Much farther south, finding that balance seemed impossible for Arya Stark who was caught in a battle for her own survival. The episode included another scene expressly designed to help the young girl win some more points with the unsuspecting Tywin Lannister. The lord of Casterly Rock finds out his cupbearer (Arya) can read better than one of his commanders, but her smile quickly vanishes when Lord Petyr "Littlefinger" Baelish stops by for a visit. In a scene that had Arya's heart (and ours) racing, the young girl had to serve wine what seemed an unreasonable amount of times, spilling some on Littlefinger — just to rally those who weren't worried yet — but ultimately wasn't recognized by the member of the king's small council. Later, unable to resist stealing a message about war plans, she has to urgently collect her second debt from Jaqen H'ghar who saves the day. The episode did a good job keeping us worried for Arya, and even managed to get Tywin to confide in her. The stern and hard Lannister is clearly having a soft spot for his cupbearer for the same reason the viewers can't help but worry for her.

Arya realizes Littlefinger is behind her

Things got even more grim at King's Landing both verbally and with the quickly contained and spontaneous uprising that followed Joffrey's stupid order. The queen's threats to her brother were as sinister as one would expect from her, but somehow rang as a prophecy. It wasn't very hard to imagine Cersei Lannister killing whoever Tyrion would fall in love with. While it's been established for a while now that Joffrey is a lost cause, Sansa Stark displayed only in this episode how clueless she is about what's happening in the kingdom. Her short scene with Tyrion's consort also showed how much Shae can teach her.

I find this episode (and those before it) could have done a better job of outlining the limits and the extent of the power of the hand of the king. The limits were too subtly presented with Ned Stark in season one and not at all with Tyrion. It might seem a bit odd that a man who is powerful enough to broker a deal forcing the queen regent to send her daughter away can't send some soldiers to help Sansa. On the chapter of odd things, the show was also a bit shy with the reasons why the wildling servant Osha had to sleep with Theon Greyjoy to help with the escape. If there was some other reason than showing full frontal nudity, the episode should have been more explicit. From where we stand, slitting a guard's throat should not have required sleeping with "Prince" Theon. It should be said that the same shyness was nowhere to be seen around the gruesome scenes.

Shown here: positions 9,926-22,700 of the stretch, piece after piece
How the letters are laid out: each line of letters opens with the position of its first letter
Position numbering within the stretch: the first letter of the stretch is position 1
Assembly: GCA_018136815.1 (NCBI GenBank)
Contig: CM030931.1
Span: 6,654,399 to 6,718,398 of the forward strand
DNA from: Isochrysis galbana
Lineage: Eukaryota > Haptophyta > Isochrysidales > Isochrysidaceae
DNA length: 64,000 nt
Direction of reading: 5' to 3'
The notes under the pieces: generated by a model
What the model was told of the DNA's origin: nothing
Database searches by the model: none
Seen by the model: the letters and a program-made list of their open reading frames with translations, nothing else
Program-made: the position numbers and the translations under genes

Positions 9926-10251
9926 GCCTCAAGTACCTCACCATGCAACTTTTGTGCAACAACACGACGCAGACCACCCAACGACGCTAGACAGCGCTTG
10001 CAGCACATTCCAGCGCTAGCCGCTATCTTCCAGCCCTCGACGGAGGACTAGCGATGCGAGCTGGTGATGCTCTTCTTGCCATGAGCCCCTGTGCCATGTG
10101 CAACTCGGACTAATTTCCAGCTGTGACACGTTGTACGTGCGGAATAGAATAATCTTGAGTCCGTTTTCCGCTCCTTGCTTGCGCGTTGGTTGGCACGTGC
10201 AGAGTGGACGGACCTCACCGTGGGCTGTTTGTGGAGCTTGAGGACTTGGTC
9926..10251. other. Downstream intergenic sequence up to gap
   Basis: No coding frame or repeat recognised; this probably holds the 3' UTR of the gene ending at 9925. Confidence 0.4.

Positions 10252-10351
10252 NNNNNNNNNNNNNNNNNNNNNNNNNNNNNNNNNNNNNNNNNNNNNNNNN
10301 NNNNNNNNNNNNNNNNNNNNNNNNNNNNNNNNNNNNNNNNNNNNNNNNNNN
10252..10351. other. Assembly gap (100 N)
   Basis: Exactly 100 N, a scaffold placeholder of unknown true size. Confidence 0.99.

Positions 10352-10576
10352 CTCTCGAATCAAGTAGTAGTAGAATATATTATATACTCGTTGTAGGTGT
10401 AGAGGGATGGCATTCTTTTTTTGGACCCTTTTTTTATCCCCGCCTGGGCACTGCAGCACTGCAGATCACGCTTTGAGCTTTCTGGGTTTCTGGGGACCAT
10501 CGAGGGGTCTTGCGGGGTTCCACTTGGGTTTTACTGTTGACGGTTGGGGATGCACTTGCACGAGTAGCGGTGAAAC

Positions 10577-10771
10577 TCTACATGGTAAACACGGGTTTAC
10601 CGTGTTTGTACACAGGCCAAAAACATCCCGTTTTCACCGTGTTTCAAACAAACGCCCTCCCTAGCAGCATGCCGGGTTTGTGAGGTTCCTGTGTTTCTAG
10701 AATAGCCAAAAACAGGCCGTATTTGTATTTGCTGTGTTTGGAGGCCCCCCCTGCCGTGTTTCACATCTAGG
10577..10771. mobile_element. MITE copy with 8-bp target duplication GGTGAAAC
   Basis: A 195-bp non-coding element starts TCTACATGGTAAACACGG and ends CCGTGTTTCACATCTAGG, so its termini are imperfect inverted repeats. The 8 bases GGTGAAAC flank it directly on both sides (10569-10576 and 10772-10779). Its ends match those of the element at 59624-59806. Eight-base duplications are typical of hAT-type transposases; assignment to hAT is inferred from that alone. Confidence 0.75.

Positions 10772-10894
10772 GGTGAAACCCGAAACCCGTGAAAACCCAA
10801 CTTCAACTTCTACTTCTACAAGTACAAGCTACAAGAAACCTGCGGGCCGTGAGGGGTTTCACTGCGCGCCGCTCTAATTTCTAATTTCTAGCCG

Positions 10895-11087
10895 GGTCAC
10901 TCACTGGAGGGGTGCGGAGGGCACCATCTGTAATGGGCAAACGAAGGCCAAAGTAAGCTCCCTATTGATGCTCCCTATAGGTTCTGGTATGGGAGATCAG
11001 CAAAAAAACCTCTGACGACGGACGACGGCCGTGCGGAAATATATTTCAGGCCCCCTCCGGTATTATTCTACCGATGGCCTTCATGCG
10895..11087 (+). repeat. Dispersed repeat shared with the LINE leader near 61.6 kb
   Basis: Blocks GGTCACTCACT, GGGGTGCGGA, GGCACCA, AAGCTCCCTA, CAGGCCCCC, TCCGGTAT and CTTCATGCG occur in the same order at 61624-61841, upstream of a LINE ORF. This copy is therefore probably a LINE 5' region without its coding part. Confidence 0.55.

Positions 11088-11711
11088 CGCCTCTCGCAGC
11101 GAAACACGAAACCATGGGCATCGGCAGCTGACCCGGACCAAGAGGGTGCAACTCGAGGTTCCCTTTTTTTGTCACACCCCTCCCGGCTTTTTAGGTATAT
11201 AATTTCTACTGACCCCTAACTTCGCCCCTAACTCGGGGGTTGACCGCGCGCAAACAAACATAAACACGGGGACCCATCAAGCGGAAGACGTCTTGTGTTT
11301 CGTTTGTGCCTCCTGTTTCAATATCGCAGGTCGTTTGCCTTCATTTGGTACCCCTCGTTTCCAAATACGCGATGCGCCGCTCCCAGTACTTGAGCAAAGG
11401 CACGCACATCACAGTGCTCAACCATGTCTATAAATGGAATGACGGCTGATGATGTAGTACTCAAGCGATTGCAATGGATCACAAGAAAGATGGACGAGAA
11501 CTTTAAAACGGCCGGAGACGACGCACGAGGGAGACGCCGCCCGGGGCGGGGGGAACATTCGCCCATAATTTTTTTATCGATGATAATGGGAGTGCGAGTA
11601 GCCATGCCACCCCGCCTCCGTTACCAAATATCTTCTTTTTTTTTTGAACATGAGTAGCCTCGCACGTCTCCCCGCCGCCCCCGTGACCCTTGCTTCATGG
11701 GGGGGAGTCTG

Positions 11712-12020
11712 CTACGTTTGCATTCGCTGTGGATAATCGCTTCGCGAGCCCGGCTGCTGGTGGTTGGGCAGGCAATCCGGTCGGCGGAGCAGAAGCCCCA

There was more consistency at Qarth, both in the language and in the actions. Daenerys Targaryen couldn't just expect parading around in fancy princess dresses and obtain whatever she wanted without paying a price for it, and she didn't. The spice king (a personal favorite) used every weapon at his disposal, mostly grammar and his sharp tongue, to deny his help to the Khaleesi. She was as fiery as ever, and although Daxos (and us) were impressed by the fact that her "dreams come true," the spice king was unmoved. As I watched our favorite Targaryen cry for her missing dragons, I hoped she would take off those princess gowns and don her Dothraki clothes (figuratively) to look for her babies. Similar to what it has done with Theon Greyjoy, Game of Thrones is pushing Dany into a corner, forcing her to take the path not so pure and not so honorable to become what she thinks she can be, but unlike Theon, she actually has strong potential to be a good leader.